Visualization of the dynamics of underground fluid is important to investigate geothermal resources and study earthquake generation physics. Conventionally, potential as a resource and physical characteristics of the epicenter have been estimated and interpreted using snapshots from MT and electrical exploration. If a dynamic image of underground flow could be visualized, its understanding would be further advanced. Therefore, in this paper, we tried to visualize underground flow by constructing three-dimensional self-potential tomography using sandbox experiments. Specifically, we have constructed a three-dimensional self-potential tomography algorithm for numerical simulation of self-potential generation due to groundwater flow (electro-kinetic effect) and for estimation of groundwater dynamics (pressure head and direction of water flow) using self-potentials. It was also verified by actual experiments of water injection. In the water injection experiment, the box was filled with homogeneous sand and water was injected from the lower part of the tank on the one side, which is simulating the groundwater flow. The parameters of the sand in the box, such as the permeability coefficient and the interface conductivity coefficient, were measured in another experiment, and are constant in the box. So, realistic values are used.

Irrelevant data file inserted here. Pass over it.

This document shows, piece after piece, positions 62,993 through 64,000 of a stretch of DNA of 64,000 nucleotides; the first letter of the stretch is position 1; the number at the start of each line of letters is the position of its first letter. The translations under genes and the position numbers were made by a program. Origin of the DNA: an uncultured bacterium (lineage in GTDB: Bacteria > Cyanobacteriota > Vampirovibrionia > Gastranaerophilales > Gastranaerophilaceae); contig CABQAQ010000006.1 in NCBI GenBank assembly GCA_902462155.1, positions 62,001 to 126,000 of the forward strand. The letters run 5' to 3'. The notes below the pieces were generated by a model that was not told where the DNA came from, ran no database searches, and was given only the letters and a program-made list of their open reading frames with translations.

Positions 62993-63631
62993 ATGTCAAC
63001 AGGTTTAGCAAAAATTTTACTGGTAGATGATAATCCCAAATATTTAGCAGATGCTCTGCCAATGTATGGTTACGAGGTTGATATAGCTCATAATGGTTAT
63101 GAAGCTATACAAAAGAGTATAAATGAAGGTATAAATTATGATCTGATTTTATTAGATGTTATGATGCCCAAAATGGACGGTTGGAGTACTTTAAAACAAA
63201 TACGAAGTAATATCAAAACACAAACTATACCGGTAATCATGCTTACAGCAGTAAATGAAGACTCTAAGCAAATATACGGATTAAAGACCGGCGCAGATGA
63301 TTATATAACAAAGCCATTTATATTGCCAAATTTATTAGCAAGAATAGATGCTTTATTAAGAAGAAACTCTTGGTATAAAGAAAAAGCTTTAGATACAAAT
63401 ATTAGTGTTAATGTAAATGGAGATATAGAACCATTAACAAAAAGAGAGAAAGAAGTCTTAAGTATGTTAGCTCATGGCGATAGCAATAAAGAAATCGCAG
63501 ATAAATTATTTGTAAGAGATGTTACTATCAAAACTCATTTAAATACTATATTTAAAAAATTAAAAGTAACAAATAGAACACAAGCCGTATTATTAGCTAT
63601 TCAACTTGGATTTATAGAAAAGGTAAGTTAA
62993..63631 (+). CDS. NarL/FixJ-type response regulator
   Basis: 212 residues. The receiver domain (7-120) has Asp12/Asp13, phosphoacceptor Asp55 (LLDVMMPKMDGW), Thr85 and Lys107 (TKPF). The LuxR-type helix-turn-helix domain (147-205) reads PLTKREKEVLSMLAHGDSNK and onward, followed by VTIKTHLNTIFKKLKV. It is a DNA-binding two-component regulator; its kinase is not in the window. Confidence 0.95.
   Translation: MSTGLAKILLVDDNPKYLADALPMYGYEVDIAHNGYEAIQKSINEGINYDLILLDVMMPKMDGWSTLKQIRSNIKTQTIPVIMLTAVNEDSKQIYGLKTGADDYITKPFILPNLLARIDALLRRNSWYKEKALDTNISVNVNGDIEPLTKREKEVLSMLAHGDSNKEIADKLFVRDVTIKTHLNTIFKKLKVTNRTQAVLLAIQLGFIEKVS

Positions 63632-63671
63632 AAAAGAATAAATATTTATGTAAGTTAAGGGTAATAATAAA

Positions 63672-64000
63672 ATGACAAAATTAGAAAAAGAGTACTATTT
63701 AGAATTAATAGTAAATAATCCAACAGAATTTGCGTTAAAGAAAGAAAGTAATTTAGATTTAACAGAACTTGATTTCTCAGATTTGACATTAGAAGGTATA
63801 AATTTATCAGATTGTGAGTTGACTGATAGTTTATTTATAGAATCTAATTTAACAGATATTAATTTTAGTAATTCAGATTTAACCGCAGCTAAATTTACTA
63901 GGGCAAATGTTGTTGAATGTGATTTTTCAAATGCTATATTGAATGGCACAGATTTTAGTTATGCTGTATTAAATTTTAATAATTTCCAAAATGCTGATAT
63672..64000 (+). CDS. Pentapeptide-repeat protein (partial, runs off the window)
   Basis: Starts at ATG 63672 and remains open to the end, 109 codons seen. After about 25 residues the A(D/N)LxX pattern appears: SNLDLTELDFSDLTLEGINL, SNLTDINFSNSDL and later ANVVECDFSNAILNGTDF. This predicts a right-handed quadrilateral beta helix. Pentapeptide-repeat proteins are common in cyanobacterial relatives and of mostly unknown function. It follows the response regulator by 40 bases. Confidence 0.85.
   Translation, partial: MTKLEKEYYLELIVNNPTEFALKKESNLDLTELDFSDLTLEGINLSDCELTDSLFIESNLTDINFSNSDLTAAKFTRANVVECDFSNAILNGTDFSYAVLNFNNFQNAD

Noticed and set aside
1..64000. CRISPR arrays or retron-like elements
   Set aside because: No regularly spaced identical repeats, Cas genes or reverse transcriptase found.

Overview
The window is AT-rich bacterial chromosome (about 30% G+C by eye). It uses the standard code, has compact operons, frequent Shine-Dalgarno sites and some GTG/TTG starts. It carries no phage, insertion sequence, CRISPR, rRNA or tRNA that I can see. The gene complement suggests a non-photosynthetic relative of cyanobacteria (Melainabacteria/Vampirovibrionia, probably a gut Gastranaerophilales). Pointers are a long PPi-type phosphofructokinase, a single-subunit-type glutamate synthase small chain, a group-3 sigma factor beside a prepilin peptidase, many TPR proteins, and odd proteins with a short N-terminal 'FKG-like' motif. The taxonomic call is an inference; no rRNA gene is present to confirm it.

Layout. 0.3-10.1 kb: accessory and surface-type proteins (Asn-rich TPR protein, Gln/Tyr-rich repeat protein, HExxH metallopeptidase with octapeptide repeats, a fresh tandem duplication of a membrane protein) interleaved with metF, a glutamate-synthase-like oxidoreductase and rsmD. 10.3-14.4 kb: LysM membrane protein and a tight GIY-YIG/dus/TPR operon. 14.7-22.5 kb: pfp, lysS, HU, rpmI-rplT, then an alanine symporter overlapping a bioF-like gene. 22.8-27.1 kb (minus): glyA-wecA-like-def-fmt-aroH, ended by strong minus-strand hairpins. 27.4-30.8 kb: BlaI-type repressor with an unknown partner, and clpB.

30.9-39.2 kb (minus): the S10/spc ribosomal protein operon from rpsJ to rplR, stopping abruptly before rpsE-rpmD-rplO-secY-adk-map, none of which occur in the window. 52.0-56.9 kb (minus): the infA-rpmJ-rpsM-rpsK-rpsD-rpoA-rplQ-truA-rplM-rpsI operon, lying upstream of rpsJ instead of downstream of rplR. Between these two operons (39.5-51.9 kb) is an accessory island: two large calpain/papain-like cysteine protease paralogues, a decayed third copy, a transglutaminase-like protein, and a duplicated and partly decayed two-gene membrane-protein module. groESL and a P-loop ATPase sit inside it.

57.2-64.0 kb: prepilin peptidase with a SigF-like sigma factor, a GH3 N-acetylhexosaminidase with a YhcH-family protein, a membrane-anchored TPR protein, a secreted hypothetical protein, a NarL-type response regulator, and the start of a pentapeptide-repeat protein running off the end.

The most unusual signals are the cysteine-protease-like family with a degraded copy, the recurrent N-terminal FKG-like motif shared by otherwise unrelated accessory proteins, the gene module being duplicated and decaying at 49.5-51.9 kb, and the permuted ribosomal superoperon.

First, the reconstruction results of pore water pressure (pressure head) and water flow from the self-potential changes by the numerical simulation of the injection experiment and those by the reconstruction using the developed tomography are consistent. It suggests that the developed tomographic algorithm are confirmed effective. Furthermore, the dynamics of underground flow were investigated by applying the developed algorithm to the actual experimental data. Details will be shown in the presentation.